How Dangerous Are Caracal Cats? Risks to Humans, Dogs, and More


Written by Rachael Monson

Published: December 15, 2023

Share on:


Ranging anywhere from 18-42 pounds, the caracal lives in Africa, the Middle East, and Central Asia along with some parts of Pakistan and India. Usually, females are smaller than males. They sport a reddish-sandy colored coat with black ears furnished with long tufts. Caracals mostly hunt at night, typically preying on birds and small mammals. Capable of jumping up to 10 feet in the air, they’ve been known to snatch birds right out of the air! These incredible hunters remain secluded and difficult to study in the wild. Are caracals dangerous? Let’s find out below!

Caracal on the road, early morning in Kgalagadi

Strong muscles, powerful bite force, and sharp claws all make caracals dangerous.

©Derek Keats from Johannesburg, South Africa, CC BY 2.0 – Original / License

Are Caracals Dangerous to Humans?

Some people choose to keep a caracal as a pet. This is highly inadvisable. Due to their wild nature, caracals can be dangerous to humans. Though no attacks without reason have ever been recorded on adult humans, caracals have attacked young children without being provoked. These medium-sized wildcats mature fully by the age of one year. During this time, aggression related to hormones becomes apparent. They also tend toward fits of destruction or escape attempts. Since they can run about 50 mph (miles per hour), catching an escaped caracal is quite the chore. Not to mention, a terrified escapee is more likely to lash out with teeth and claws!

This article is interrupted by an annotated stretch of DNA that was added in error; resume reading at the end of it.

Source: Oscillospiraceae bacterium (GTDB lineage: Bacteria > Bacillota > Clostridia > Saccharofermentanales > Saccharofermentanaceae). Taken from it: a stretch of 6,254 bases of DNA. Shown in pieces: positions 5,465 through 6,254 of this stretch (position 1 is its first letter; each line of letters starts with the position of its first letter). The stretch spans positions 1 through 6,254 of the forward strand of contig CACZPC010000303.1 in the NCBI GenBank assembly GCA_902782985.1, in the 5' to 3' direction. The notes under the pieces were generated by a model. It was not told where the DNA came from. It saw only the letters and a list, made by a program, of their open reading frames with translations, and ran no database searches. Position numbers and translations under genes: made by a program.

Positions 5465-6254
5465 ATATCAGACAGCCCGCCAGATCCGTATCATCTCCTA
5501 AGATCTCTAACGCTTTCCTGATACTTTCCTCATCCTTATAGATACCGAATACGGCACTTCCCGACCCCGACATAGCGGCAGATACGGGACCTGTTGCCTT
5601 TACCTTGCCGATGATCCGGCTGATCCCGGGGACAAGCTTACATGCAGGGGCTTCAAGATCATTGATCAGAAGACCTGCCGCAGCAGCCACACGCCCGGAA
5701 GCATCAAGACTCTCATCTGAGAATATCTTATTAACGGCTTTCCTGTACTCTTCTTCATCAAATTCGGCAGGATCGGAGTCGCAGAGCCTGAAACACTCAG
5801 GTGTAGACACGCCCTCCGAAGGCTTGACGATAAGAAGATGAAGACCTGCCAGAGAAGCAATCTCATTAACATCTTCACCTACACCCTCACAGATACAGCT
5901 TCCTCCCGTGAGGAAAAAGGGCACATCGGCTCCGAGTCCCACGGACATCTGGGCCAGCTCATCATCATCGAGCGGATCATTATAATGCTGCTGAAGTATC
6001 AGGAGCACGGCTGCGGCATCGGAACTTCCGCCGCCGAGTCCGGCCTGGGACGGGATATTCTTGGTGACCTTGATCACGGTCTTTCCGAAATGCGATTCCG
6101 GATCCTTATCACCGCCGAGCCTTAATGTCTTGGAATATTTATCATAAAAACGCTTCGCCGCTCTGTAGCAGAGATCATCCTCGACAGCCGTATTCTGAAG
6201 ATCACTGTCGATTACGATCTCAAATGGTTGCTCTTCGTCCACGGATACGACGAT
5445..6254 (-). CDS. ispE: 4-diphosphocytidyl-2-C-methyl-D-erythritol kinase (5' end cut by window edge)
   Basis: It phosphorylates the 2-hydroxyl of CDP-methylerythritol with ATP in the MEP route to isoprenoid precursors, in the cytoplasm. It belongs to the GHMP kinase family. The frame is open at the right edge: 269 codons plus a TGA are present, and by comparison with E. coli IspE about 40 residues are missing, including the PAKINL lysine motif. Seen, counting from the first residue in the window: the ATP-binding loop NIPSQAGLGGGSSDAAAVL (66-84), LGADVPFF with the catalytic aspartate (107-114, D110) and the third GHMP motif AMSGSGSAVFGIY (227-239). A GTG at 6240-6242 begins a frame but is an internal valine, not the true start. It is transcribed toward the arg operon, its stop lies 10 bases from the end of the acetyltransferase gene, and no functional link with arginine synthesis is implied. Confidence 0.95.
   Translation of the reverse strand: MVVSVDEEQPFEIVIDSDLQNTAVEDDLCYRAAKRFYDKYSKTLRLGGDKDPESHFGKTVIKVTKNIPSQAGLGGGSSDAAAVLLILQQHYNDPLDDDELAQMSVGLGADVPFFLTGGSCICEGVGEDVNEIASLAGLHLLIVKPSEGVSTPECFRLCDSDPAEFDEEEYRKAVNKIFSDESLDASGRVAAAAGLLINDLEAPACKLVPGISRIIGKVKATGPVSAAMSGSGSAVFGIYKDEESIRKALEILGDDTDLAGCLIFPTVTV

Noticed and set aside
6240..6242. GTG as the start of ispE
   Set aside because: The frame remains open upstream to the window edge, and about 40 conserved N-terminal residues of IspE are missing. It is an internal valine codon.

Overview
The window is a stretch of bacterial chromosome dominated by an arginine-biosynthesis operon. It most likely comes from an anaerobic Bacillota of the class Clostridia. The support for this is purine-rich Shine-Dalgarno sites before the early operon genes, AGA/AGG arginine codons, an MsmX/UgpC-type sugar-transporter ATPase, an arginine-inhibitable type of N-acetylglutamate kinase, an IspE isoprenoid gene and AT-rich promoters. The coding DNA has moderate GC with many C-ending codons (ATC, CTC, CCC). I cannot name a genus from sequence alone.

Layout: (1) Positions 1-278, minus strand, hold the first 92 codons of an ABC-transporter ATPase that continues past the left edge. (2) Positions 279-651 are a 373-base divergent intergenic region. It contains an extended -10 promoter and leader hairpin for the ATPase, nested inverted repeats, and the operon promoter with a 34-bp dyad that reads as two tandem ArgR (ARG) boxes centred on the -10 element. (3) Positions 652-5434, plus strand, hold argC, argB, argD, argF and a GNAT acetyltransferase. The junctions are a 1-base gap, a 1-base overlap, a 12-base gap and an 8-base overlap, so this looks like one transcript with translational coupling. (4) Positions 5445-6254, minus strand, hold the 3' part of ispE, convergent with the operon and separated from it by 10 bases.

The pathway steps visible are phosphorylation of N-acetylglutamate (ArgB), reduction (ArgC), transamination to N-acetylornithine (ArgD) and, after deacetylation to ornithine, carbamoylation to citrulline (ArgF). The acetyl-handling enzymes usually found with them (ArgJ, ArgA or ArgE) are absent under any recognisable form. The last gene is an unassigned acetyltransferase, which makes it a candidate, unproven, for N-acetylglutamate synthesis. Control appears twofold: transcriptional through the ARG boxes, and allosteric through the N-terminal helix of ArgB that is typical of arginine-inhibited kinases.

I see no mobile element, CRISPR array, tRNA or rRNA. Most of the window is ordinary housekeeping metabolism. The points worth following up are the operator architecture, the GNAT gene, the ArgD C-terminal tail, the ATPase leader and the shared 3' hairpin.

Intact caracals (those not spayed or neutered) are extremely territorial, especially during the breeding season between March and October. They like to mark their territory by scratching, spraying urine, and spreading feces. This messy behavior is difficult to tolerate, especially after repeat offenses. If they feel you are threatening the area they’ve claimed, they may attack. Even if they’ve been born and raised with humans, they are still wild cats. This unpredictable nature of caracals makes them dangerous.

Are Caracals Dangerous to My Pets?

Caracal dangerous

With canine teeth growing up to 1″ long, the caracal’s bite can be deadly.

©Steffen Travel/

Caracals are dangerous to other pets, without a doubt. Caracals possess an extreme prey drive. That’s the desire to hunt and kill. These carnivores require a meat-based diet to survive. Unfortunately, there’s not much anyone can do to curb this drive. Anything smaller than the caracal is potential prey in their eyes. That includes dogs, cats, rabbits, chickens, ducks, etc. Because their instincts tell them to stalk and catch prey, it’s not safe to keep them around other pets. Although a larger dog may be able to fight off a caracal, their sharp nails and claws may still do significant damage.

Part of what makes caracals dangerous is their build. Like most cat species, they’re perfectly designed to hunt and kill quickly and efficiently. A caracal’s canine teeth frequently reach lengths up to 1″ long. Their big, heavy paws have strong claws that hold them up when they climb and tear apart their prey. With a bite force of about 150-200 psi (pounds per square inch), they also have strong jaws. Think about a 200-pound nail stabbing right into the end of your big toe — that’s about what it would feel like if a caracal bites you! Not to mention, the long, sharp teeth drive bacteria from your skin and the cat’s mouth deep into your flesh. This can lead to life-threatening infection (sepsis).